What thoughts I have of you tonight, Walt Whitman, for I walked down the
streets under the trees with a headache self-conscious looking at the full moon.
In my hungry fatigue, and shopping for images, I went into the neon fruit
supermarket, dreaming of your enumerations!
What peaches and what penumbras! Whole families shopping at night! Aisles
full of husbands! Wives in the avocados, babies in the tomatoes! — and you,
Garcia Lorca, what were you doing down by the watermelons?
~ Allen Ginsberg, “A Supermarket in California“
When did I become someone who shops for groceries at 9’o’clock on Wednesday night?
Who am I kidding? I know when it happened — it was when I decided that instead of sacrificing all of my life for my career, I was going to use this fresh, Bostonian start to become a master juggler. Remain dedicated to my nonprofit and reengage with singing and tend to my home life and also have this whole sideline as a feminist blogger.
None of those pursuits erase the body’s need for sustenance. So, the post-choir stop has become a Thing for me. And here I am.
Late-night groceries aren’t the same here as they were in the big city. Not as many college kids and grad students keeping their crazy hours. (I remember those crazy hours. I miss those crazy hours.)
It isn’t exactly like that scene in the post-apocalyptic film where folks find their way into a grocery store and forage for sustenance. But it’s close.
We seem to have an unspoken agreement, the other customers and I. Do not acknowledge one another’s presence. There’s lots of aisles and few shoppers: everyone gets their own territory and no one will get hurt.
I feel like a spy tonight, stretching the boundaries of the unspoken code. Glancing, looking, watching. Wondering and assessing.
A young woman wearing scrubs and tennis shoes: I guess she might be getting off-shift. The fabric is patterned with hearts — red, black, white. Does she work in the children’s ward? There’s an older gentleman, keeping his jacket zipped up to his neck. A mother and her school-age son: isn’t it past his bedtime by now? More professionals like me, decked in their work attire.
Also: a few guys who I’d place as from the one little college that is up the road from here. The casualness that encompasses their wardrobe — baggy shorts, loose tank tops, unshaven faces — makes me wince to think about gender programming and the self-consciousness that persists around what clothes I will allow myself to wear in public. Even when “out in public” is as banal as grocery shopping.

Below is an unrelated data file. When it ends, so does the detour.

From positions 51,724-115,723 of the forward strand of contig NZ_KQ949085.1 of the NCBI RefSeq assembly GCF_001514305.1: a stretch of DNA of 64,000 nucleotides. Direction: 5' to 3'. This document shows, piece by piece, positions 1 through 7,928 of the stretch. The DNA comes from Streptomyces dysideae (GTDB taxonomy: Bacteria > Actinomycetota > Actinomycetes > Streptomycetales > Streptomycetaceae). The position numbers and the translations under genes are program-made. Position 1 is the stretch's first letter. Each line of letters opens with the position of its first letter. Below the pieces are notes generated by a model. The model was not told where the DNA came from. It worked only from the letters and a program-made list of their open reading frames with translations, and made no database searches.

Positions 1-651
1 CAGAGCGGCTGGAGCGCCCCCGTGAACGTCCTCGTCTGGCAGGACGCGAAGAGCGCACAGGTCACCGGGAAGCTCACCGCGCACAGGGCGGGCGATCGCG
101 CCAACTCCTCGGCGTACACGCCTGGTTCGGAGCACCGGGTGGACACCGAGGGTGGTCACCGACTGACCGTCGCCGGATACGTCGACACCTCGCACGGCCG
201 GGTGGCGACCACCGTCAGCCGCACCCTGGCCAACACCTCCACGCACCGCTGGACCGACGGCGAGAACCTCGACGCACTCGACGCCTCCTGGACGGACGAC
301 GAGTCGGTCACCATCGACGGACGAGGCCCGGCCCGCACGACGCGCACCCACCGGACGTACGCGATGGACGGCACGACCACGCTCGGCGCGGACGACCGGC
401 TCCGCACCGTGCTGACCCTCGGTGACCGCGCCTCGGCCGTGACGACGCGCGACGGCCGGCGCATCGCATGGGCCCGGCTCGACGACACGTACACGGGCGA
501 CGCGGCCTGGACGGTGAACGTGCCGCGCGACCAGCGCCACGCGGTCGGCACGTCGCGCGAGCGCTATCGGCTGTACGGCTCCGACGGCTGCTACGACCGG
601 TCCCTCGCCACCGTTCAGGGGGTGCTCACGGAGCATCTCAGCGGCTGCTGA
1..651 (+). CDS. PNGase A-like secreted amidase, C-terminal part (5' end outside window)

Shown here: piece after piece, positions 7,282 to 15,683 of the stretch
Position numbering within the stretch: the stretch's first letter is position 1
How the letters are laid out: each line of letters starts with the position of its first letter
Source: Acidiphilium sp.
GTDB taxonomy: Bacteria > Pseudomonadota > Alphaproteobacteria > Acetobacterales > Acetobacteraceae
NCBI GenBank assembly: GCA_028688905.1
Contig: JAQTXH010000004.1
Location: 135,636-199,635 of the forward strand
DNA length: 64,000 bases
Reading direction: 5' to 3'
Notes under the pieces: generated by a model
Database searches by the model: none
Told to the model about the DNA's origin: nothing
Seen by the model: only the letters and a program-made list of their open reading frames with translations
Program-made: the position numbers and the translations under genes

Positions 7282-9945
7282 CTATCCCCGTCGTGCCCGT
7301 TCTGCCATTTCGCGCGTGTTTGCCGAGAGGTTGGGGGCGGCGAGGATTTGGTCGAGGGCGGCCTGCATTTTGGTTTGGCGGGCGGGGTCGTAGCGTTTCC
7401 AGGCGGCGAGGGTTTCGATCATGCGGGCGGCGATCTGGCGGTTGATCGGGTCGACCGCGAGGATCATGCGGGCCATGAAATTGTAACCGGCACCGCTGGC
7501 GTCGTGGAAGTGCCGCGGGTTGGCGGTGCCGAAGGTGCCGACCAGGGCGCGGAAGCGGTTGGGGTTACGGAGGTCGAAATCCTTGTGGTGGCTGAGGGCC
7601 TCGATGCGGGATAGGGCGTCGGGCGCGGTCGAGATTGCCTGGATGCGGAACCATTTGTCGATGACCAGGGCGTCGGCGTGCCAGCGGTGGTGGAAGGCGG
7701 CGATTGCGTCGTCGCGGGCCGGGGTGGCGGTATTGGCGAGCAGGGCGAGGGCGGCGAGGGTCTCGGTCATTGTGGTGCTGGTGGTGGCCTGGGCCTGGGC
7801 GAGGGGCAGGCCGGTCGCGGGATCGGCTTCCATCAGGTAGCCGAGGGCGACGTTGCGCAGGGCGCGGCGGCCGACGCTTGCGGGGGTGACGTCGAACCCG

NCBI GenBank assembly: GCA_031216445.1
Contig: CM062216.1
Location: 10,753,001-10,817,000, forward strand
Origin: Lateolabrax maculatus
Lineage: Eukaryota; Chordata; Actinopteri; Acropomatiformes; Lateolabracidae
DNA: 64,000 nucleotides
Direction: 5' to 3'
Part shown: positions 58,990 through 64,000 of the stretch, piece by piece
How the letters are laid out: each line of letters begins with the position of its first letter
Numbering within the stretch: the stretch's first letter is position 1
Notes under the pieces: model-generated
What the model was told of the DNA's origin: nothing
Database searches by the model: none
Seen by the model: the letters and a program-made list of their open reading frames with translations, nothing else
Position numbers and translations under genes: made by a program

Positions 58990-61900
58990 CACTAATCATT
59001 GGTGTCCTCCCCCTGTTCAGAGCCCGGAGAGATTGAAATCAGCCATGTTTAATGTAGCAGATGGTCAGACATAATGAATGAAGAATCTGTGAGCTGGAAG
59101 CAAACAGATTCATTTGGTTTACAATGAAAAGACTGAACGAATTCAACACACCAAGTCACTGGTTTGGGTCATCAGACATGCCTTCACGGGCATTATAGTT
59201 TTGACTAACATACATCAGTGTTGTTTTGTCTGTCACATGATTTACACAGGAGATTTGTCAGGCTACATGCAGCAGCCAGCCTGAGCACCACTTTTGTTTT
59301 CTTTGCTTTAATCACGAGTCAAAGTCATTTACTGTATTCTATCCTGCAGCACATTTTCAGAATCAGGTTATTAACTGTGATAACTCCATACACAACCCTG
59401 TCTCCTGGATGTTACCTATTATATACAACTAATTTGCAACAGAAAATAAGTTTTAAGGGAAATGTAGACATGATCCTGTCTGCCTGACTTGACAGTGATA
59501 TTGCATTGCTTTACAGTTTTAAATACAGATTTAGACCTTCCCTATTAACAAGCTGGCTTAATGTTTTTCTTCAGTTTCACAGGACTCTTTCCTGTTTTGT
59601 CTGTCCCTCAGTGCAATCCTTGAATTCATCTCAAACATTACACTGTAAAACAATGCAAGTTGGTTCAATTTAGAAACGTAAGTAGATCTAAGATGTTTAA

After ringing out, as I take my bags in-hand to depart, there is a break with protocol. A flash of recognition, acknowledgement. She works here, and this Wednesday shift has become a Thing for her, too. With the regularity of our seeing each other, why not take the risk to connect as humans, even if it’s the lightest of touches?
“Have a good night.”
A shy smile and head-nod in return. “You too.”
There’s a saying confettied across Facebook and Pinterest. The wording shifts, and the attributions are fantastical. (Plato? The ever-popular Ms. Anonymous?) But the gist of the message is: “Be kind, for everyone you meet is fighting a battle you know nothing about.”* If I were to hold this knowledge to my heart, rather than pretending knowledge while preserving my separate-ness, how would my heart open?
What connections might I risk to make?
[Post-script] This was a response to the Day 8 prompt for Writing 101: “Go to a public location and make a detailed report of what you see. The twist of the day? Write the post without adverbs.” I haven’t done a super-intense editing pass to make sure that every single adverb was erased. In fact, there’s one adverb I left in on purpose — I tried and tried to write around it, but I couldn’t make the set-up to the Zombieland clip work as elegantly sans adverb as I could by leaving that lone “exactly” in the texture. Sometimes rules were made to be broken, right? [/Post-script]